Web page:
As part of local commemoration of the 150th anniversary of the Emancipation Proclamation, the Center for Diversity Education at UNC Asheville worked with the Buncombe County Register of Deeds to compile a database of documents recording the trade of people as slaves in Buncombe County. A video created as part of this project has won two national awards. At buncombecounty.org/slavedeeds you can view this video, as well as the database of Buncombe County slave transfers from 1776 to 1865. This summer Pack Library hosted Forever Free, an exhibit featuring books from the office of the Register of Deeds which contain the actual deeds and wills that record slave transfers. A typical example is from the will of James Patton, who died in 1845.
“I further give and bequeath to my son James W. Patton the following male slaves to wit – Bob, Sam, Leope, Hardin, Felix, Austin, Peter, Anthony, John and Russel & the following female slaves to wit – Celia, Rhoda and her five children, and the future increase of the females.”
The history of the Patton Family [CLICK HERE FOR PHOTO EXHIBIT], taken from materials in the NC Collection, helps us understand the history of slavery in Buncombe County. The sad truth is that the rich and powerful families of Buncombe County were slave owners, and that their wealth depended in large part on their “ownership” of other human beings. James Patton, a penniless immigrant laborer from Ireland, came to Asheville in 1814 and opened Asheville’s second inn, the Eagle Hotel. After the construction of the Buncombe Turnpike in 1828, Patton expanded his resort interests by building with his sons a 350 room hotel in the town of Warm Springs (later renamed Hot Springs) in Madison County. His son James Washington Patton, who inherited the slaves named in the passage above, became one of the largest slave holders in Buncombe County. He helped build Patton Avenue, the first major east-west road in Asheville and in 1857, he built an imposing new home, the first Asheville residence with indoor plumbing.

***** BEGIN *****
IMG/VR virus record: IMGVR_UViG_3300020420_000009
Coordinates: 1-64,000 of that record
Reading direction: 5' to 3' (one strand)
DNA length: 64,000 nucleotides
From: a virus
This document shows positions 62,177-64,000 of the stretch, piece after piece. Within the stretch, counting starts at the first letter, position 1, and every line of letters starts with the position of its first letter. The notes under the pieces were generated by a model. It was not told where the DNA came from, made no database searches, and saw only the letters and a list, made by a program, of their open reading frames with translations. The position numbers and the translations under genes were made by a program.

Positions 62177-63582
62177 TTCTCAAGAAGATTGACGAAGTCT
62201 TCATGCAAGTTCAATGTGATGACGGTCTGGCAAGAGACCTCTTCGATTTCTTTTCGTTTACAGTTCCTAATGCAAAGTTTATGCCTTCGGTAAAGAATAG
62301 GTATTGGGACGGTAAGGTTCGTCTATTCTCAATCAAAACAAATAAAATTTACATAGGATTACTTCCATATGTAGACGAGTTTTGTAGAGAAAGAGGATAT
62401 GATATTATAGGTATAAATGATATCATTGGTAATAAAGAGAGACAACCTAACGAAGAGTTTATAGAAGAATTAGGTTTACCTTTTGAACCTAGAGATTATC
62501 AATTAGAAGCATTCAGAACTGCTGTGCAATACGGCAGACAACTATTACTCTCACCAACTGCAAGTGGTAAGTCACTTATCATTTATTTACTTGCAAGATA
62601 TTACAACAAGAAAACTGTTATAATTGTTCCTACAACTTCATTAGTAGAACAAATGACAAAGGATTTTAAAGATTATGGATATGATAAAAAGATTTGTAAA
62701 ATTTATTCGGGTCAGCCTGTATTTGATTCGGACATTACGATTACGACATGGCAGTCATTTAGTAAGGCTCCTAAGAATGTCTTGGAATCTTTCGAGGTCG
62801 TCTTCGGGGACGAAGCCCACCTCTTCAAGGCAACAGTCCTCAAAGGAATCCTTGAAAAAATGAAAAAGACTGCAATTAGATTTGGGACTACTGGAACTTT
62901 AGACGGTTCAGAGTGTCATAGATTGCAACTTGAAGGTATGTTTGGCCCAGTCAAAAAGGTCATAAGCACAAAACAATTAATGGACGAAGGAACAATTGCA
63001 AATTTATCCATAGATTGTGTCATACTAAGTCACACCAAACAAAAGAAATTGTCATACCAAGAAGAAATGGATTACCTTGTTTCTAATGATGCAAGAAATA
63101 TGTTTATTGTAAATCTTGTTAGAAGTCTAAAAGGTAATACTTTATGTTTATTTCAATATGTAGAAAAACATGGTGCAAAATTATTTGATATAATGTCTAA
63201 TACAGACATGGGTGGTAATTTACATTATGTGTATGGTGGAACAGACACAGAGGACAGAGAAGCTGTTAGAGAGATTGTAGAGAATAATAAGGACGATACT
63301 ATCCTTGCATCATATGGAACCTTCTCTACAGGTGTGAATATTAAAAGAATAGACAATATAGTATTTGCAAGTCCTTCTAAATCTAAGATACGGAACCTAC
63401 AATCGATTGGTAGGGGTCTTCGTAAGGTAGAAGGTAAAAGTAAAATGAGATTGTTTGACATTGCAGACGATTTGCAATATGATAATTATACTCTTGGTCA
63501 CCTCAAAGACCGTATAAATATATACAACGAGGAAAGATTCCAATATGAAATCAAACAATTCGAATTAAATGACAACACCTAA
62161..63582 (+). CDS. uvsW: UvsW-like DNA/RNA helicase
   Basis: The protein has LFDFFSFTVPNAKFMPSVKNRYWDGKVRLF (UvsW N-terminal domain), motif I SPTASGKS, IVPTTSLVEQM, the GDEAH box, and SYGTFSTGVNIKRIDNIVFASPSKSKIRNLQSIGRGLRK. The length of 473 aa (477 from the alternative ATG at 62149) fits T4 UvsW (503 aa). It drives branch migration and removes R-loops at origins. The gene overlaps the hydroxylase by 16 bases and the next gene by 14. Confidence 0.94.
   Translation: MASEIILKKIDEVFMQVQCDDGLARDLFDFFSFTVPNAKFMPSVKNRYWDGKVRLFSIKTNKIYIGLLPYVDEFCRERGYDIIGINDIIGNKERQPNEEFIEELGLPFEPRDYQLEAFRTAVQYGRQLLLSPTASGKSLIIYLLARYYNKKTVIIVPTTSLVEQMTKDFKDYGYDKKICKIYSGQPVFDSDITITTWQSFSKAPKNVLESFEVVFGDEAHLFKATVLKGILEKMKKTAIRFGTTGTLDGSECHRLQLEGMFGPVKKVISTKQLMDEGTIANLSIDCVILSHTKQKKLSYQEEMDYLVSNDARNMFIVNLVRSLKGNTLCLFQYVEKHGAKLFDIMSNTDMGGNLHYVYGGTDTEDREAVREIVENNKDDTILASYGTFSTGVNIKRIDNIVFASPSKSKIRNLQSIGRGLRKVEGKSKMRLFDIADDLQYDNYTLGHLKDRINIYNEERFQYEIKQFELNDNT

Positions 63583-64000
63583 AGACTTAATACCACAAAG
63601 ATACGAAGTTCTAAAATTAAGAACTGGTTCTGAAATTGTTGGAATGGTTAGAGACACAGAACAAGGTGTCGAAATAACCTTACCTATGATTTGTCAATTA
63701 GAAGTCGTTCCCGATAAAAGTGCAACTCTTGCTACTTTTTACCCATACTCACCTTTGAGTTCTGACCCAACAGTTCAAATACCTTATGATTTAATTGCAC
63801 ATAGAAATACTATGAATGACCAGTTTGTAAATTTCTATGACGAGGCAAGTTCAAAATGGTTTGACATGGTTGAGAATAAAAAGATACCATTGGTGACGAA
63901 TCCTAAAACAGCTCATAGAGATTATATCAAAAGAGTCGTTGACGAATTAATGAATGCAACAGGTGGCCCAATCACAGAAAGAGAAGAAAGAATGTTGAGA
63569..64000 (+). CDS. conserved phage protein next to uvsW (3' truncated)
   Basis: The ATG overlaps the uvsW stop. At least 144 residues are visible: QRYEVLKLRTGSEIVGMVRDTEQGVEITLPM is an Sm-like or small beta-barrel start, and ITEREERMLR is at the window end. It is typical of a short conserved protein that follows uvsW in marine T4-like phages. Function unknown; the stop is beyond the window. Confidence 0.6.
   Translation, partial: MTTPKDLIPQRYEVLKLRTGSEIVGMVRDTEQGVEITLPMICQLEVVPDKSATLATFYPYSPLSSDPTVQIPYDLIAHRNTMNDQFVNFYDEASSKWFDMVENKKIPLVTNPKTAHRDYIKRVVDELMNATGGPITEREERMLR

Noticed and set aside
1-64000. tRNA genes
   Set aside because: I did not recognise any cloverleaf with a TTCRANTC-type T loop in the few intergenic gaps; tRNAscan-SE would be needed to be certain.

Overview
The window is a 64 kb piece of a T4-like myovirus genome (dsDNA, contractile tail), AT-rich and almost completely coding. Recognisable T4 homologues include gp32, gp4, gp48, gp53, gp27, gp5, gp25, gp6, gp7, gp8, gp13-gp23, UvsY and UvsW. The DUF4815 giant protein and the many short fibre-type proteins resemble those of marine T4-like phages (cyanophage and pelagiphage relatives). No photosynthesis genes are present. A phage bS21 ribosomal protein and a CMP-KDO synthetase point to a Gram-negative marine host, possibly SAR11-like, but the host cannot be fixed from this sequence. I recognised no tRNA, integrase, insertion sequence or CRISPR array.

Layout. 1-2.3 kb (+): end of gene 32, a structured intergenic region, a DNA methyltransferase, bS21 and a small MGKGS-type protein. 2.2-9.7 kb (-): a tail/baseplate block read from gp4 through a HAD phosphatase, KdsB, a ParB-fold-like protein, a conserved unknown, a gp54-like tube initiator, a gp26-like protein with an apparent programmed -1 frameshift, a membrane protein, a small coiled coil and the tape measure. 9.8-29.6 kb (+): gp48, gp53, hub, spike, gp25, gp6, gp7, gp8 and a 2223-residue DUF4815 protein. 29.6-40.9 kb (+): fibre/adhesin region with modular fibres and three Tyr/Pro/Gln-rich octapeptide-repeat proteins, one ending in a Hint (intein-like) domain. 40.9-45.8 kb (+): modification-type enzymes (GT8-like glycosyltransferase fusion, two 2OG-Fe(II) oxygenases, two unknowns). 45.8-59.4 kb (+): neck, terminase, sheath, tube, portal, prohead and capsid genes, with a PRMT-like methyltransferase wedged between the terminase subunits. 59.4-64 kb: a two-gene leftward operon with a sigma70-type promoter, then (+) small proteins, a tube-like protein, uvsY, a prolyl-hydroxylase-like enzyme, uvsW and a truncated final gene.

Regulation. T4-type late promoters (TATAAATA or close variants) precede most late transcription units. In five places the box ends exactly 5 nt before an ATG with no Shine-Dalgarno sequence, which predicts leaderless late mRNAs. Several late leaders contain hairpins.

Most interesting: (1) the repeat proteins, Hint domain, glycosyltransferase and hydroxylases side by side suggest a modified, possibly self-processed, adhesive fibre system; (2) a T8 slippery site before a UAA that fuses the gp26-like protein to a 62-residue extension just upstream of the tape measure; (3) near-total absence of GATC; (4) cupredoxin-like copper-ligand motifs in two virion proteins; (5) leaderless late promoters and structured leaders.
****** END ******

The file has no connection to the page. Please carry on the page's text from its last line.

The Henrietta, named for Patton’s second wife, stood on Main Street (later Biltmore Avenue) south of the Eagle Hotel, about where the French Broad Co-op is today. Many of Patton’s slaves worked at the Eagle Hotel and lived behind the Henrietta in an area that evolved into the Black neighborhood later known as East End. Patton depended on the labor of slaves to run his hotels and build his roads. By the time of his death in 1861, he owned 78 slaves.
In January, 1863, the Emancipation Proclamation brought an end to slavery in the South. Thomas Walton Patton, son of James Washington Patton, enlisted in the Confederate army at the age of 19. Both his older brothers died during the war, and he returned to Asheville the head of his family, struggling to care for the survivors and to repair the family fortunes. In the hard days after the Civil War, his young wife and two small children died.
Patton also struggled to understand the total redefinition of life as he had known it before the war. When he left to join the Confederate army, he was accompanied by Sam Cope, one of the Patton slaves. The two young men had grown up together, and Cope continued to serve Patton throughout the war. Patton wrote about his lifetime companion, “The law said he was my slave but often law makes error. Indeed and in fact he was my devoted and loving friend and companion.”
The lower left corner of this 1891 Sanborn map shows the former Patton slave quarters, now labeled “Negro Tenements.” Former slave Isaac Dickson bought land there from Thomas Walton Patton, and the area became known as “Dickson Town.” A man known for service to his community, Patton donated land for Saint Matthias Episcopal Church, the first Black Episcopal church in Asheville.
More information about the Patton family can be viewed as one of our online Photo Exhibits on flicker. Click here to see a history of the Thomas Walton Patton family, featuring material from the NC Collection.